The Associated Press's recently published but factually challenged report that the ObamaCare Spanish-language site is written in “Spanglish” is both funny and pathetic. Years of high-school Spanish seem to have been wasted upon these journalists.
The site's name, though, is “Cuidado de Salud,” which in Spanish actually means “taking care of your health.”
In another instance of the failure of some long-forgotten Spanish teacher to properly educate her students, the news service claims that “The website translates ‘premium’ into ‘prima,’ but that Spanish word is more commonly used to mean a female cousin ... a more accurate translation … would be ‘cuotas,’ ‘couta mensual’ or ‘costo annual.’ ”
The correct Spanish word for an insurance “premium” is “prima,” a word that indeed also means female cousin. Grammarians call these “homographs,” words that are spelled the same but have different meanings. Proper Spanish should not be confused with regional street slang.
Another gem in the AP article worth noting: “Across the U.S., about 12 percent of the 317 million people in the country speak only Spanish [my emphasis added], but federal officials have said less than 4 percent of calls to a national hotline were Spanish-only as of last month.” This highly questionable, unsourced statement about language preference seems to imply that Latinos are not connecting with ObamaCare.
Apparently unknown to the reporters is that English is the main language of American Latinos, according to an ABC News article about a Pew language-preference study. ABC News reports, “In 2012, 82 percent of Hispanic adults consumed news in English, up from 78 percent in 2006. Meanwhile the number who consumed news in Spanish declined from 78 percent to 68 percent in those same years. Also on the decline are the number who receive their news in both languages — 50 percent in 2012, from 57 percent in 2010.”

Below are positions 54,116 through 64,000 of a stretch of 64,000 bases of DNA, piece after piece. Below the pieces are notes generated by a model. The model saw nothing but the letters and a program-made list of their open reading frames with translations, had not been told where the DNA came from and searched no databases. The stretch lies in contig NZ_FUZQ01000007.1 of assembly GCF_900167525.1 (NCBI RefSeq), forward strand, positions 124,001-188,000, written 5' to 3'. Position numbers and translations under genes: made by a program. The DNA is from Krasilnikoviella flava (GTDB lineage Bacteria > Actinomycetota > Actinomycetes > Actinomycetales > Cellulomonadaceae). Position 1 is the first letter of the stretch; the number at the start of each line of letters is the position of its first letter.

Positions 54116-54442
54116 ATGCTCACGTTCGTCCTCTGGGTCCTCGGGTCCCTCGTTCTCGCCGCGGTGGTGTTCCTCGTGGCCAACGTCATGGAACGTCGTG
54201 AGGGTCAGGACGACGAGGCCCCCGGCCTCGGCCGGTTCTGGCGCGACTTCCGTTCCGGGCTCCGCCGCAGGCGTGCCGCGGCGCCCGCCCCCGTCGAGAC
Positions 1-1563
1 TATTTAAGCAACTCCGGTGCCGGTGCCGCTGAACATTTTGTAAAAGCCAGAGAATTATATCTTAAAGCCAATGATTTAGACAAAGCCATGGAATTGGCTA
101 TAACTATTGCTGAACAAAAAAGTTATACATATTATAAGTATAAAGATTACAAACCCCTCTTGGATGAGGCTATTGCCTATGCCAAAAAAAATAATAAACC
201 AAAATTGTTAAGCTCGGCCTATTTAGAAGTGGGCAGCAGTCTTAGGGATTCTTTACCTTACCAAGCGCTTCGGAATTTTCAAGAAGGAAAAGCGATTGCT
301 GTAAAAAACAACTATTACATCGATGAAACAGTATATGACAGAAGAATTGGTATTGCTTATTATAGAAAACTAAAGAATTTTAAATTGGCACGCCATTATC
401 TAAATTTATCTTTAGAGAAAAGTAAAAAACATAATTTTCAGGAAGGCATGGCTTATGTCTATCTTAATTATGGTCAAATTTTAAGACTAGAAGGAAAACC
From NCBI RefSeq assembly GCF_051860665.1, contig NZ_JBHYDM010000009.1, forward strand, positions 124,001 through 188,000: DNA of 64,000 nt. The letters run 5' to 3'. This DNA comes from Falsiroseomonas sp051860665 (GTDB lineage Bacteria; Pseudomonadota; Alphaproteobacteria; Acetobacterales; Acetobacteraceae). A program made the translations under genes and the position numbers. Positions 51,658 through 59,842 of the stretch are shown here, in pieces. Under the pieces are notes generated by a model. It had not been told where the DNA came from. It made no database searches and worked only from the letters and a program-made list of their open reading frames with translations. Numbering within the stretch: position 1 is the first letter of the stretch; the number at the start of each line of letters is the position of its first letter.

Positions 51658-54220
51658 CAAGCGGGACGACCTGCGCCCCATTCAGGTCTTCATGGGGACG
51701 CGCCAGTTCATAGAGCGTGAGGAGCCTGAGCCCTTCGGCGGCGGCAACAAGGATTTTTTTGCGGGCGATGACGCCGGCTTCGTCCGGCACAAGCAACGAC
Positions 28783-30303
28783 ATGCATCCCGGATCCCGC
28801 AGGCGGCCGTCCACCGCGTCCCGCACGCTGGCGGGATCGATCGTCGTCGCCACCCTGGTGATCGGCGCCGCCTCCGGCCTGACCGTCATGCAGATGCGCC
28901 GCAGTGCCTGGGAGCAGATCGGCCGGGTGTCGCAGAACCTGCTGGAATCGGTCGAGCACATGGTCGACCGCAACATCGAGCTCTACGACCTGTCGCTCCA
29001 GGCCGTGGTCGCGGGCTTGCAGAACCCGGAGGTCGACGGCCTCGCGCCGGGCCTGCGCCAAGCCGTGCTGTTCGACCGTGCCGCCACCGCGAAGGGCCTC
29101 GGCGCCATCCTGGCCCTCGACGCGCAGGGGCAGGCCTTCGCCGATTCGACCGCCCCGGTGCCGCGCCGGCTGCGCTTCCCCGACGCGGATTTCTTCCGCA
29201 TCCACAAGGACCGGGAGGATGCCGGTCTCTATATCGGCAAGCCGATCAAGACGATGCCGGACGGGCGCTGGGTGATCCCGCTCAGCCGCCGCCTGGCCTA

To the extent that some Web pages on the healthcare site link to English-language content, as the AP finally correctly reports, such content is principally hosted by insurance companies, which should probably translate their pages, but in some cases do not, because there is no legal requirement for them to do so.
But this critique of ObamaCare — and the much-read Washington Post's Ezra Klein’s faith-driven belief that the AP story was correct — should not be surprising. The Republican Party has made all of its 2014 electoral bets on denigrating and eventually destroying ObamaCare. Trying to peel away Hispanic voters any way possible — short of delivering on immigration reform — is a political imperative for the Tea Party-led GOP. This is no small irony coming from a party that routinely campaigns on “English-only” policies. Decrying a supposedly bad Spanish translation in tweets by Republican National Committee Chairman Reince Priebus transports us to Monty Python territory.
Perhaps most disturbing about the AP hatchet job is its conflation of so-called “clunky” translated website copy with the technical flaws of the original site launch in October, reported ad nauseam. The GOP's narrative that ObamaCare would end Western civilization has been adopted as a facile meme by purportedly independent, serious news organizations desperate to provide a false parallel between the GOP's hysterical howls and the reality of healthcare policy in America.
Spanish was my first language. And while I cannot compete with the august members of the Royal Spanish Academy of language in Madrid, I can tell the difference between proper Spanish and pidgin Spanglish. One would hope that respected news sources like the Associated Press and The Washington Post would have at least one person on staff who can actually read the world's second-most spoken language.